SPB Exchange (dual listing in New York and Moscow)

Russia’s leading exchange for international securities’ trading provides access to share-trading of such companies as Apple and Amazon. The exchange’s total trading volume jumped more than four-fold in the first half of 2021 to about $206bn from about $45bn a year earlier. The bourse may sell shares both on the Nasdaq and on its own platform this year and may be valued at $1.8bn-$2.5bn, Kommersant reported on August 5.  


Familia is a fast-growing and sustainably profitable off-price retailer, specialising in apparel and home goods. The company, whose investors include TJX, Goldman Sachs and Baring Vostok Capital Partners, is preparing for an IPO in New York as early as the start of 2022, Bloomberg reported June 4. Founded in 2000, it became a pioneer in the Russian off-price market, largely following the business model and best practices of the US off-price retailers TJX and Ross, and adapting those to the Russian market. Familia currently manages a network of over 360 stores in more than 110 cities and adds new shops every month.  




Fix Price (dual listing in London and Moscow)

The biggest player in the Russian discount retail market in March conducted the largest retail IPO in Russia, raising $1.8bn and listing shares in Moscow and London. The offering valued the company at about $8.3bn and resulted in a free float of 21%. The company is the dominant player in the so-called dollar-store market with a share of about 93% and plans to further expand its retail network three-fold by 2025. Fix Price has 4,700 own and franchise outlets throughout Russia, Belarus, Georgia, Kazakhstan, Kyrgyzstan, Latvia and Uzbekistan, according to its website. The company in August said first-half revenue surged 28% to RUB106.1bn ($1.5bn), with like-for-like sales rising 12% over the period. The business model’s resilience and flexibility helped to achieve strong results amid a complex trading environment caused by macroeconomic headwinds, CEO Dmitry Kirsanov said in the earnings statement on August 12.  


Softline Group (dual listing in London and Moscow)

A Russian provider of information technology solutions with a focus on digital transformation, cloud and cybersecurity boosted revenue by 9% to $1.8bn last year (in 2020), according to its website. The company, founded by Chairman Igor Borovikov, is headquartered in London and generates more than two thirds of its revenue from cloud services, hardware solutions and software subscriptions provided to clients in 55 countries across Europe, Central Asia, Latin America and Asia-Pacific regions. Softline boosted the share of sales outside Russia to 45% of total in 2020 both via organic growth and mergers & acquisitions. On September 30 the company confirmed it intends to list in London and Moscow in the nearest future.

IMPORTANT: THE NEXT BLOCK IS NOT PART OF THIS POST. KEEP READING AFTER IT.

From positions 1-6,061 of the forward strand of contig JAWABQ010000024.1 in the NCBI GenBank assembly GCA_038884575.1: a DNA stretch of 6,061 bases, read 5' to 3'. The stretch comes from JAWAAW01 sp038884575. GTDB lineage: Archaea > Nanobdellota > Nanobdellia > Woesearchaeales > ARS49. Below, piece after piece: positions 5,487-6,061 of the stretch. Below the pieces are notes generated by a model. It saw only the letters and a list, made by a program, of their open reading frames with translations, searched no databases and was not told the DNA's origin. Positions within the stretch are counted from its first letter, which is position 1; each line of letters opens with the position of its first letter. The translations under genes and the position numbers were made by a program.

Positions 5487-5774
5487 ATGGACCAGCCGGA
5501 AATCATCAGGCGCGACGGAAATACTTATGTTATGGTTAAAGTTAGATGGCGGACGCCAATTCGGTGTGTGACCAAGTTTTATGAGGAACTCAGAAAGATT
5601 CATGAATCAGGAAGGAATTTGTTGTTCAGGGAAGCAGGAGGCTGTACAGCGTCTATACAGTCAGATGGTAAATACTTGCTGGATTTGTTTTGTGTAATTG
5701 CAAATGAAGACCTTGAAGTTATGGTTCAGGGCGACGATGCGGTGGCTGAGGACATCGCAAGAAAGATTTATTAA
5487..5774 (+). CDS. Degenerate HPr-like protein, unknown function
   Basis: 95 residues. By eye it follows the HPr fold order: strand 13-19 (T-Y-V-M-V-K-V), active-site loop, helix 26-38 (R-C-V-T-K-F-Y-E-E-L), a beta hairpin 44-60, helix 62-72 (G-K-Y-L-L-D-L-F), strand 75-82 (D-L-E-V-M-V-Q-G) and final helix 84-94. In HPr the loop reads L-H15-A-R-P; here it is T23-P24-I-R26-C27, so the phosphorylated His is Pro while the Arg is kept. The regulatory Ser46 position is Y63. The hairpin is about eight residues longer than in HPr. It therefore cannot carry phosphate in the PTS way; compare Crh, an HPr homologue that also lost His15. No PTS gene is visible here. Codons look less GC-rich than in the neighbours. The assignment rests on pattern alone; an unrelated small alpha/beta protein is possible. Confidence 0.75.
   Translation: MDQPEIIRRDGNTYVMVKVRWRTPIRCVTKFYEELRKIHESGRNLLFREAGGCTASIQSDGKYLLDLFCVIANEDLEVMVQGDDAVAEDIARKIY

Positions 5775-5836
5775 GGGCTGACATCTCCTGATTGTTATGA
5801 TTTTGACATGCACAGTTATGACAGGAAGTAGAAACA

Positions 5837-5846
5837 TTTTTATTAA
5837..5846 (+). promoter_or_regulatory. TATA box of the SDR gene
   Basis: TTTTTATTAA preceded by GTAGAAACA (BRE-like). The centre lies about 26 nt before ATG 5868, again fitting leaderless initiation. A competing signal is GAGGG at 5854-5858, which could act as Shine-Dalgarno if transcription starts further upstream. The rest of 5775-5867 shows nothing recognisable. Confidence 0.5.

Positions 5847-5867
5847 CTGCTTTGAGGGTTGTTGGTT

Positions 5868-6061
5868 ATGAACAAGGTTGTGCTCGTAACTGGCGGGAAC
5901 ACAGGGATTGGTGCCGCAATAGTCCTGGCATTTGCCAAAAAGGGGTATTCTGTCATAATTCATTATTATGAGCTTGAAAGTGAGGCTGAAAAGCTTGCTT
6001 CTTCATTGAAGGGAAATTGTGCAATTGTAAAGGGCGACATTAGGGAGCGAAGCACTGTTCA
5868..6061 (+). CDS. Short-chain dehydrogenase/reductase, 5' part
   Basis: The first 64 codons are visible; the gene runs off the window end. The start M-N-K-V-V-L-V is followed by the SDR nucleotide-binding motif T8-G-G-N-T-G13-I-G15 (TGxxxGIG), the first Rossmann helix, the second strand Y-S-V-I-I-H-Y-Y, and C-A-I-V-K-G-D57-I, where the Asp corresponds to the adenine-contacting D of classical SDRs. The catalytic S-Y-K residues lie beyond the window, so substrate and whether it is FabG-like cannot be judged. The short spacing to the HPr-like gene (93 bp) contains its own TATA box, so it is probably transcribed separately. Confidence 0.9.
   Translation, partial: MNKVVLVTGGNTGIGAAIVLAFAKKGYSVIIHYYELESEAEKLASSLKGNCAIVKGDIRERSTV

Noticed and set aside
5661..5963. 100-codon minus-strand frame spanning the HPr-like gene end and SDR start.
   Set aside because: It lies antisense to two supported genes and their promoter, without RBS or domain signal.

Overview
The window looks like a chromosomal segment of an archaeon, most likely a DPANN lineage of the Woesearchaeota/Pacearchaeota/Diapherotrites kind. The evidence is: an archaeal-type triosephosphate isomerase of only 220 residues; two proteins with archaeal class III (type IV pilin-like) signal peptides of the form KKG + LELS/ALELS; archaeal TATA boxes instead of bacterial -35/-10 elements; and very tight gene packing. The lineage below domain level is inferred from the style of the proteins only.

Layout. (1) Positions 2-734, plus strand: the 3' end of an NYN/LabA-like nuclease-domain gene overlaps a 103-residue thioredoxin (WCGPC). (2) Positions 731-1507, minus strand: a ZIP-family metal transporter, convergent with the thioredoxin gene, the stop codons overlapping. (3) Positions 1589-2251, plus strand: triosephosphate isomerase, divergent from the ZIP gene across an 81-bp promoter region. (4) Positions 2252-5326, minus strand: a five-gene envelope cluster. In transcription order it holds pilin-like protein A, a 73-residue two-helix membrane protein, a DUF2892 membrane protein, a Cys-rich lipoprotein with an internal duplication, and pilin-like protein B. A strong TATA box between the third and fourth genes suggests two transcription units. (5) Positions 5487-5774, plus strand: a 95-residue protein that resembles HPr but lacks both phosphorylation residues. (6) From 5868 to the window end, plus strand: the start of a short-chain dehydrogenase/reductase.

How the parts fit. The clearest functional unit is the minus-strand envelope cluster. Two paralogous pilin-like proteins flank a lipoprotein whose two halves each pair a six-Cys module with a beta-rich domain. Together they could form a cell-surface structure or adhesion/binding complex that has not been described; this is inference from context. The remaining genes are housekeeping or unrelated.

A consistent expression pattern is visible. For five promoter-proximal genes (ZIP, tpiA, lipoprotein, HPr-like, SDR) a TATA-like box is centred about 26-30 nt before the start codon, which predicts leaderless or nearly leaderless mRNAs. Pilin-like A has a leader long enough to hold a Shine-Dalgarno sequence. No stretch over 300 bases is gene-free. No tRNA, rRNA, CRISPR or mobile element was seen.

European Medical Center (EMC)

A Russian network of premium healthcare clinics in July raised $500mn in an IPO, the first one in the Russian private medical services industry in almost 10 years. Despite the industry’s low visibility to investors and traditionally slow business activity during the summer season, the offering saw high demand, including from retail investors, valuing the company at about $1.13bn and giving it a free float of 44%. EMC boasts one of the highest Ebitda margins among publicly traded companies in the industry globally, with adjusted Ebitda jumping 52% to €56.1mn in the first six months of this year, on Ebitda margin of 42%, up from 32% a year earlier, the parent company United Medical Group CY plc reported August 30.

Samolet Group

One of the leading developers in Russia with the largest land bank in the sector in October raised $40mn in an IPO that valued that company at about $720mn, with a free float of 5.1%. Samolet’s IPO was the first among private companies in Russia since 2017 and the first one in the country’s sector in nearly 10 years. In less than a year since the IPO, the company’s capitalisation has increased more than fivefold to over $4.1bn.  


Tapping Russia’s Green Gold, wood products company Segezha Group completed its IPO on MOEX in April, raising slightly over $400mn. The deal, which gave Segezha a free float of 24%, valued the company at around $1.7b. Its current freefloat is 31% and it remains majority-owned by Sistema, Vladimir Yevtushenko’s London-listed conglomerate. Unlike many of its peers in the paper and wood products sector, the company controls its own forest resources and holds long-term leases on Russian forest land the size of Austria. It also benefits from a cost base in rubles, while the majority of its sales are in euros and US dollars.